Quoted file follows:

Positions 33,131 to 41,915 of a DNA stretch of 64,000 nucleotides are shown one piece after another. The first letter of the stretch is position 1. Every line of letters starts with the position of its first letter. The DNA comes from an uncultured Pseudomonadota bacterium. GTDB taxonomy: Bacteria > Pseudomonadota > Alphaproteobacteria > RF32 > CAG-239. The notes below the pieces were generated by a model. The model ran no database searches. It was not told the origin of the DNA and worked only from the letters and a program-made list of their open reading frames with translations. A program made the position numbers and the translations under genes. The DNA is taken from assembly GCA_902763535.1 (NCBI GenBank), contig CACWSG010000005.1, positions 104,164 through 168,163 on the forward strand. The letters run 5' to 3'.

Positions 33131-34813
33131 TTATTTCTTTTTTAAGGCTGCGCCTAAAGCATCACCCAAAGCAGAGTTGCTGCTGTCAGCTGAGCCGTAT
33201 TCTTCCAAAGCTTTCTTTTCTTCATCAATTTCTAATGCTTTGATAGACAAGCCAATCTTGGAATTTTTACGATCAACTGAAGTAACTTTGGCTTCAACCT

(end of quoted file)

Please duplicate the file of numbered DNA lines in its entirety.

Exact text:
Positions 33,131 to 41,915 of a DNA stretch of 64,000 nucleotides are shown one piece after another. The first letter of the stretch is position 1. Every line of letters starts with the position of its first letter. The DNA comes from an uncultured Pseudomonadota bacterium. GTDB taxonomy: Bacteria > Pseudomonadota > Alphaproteobacteria > RF32 > CAG-239. The notes below the pieces were generated by a model. The model ran no database searches. It was not told the origin of the DNA and worked only from the letters and a program-made list of their open reading frames with translations. A program made the position numbers and the translations under genes. The DNA is taken from assembly GCA_902763535.1 (NCBI GenBank), contig CACWSG010000005.1, positions 104,164 through 168,163 on the forward strand. The letters run 5' to 3'.

Positions 33131-34813
33131 TTATTTCTTTTTTAAGGCTGCGCCTAAAGCATCACCCAAAGCAGAGTTGCTGCTGTCAGCTGAGCCGTAT
33201 TCTTCCAAAGCTTTCTTTTCTTCATCAATTTCTAATGCTTTGATAGACAAGCCAATCTTGGAATTTTTACGATCAACTGAAGTAACTTTGGCTTCAACCT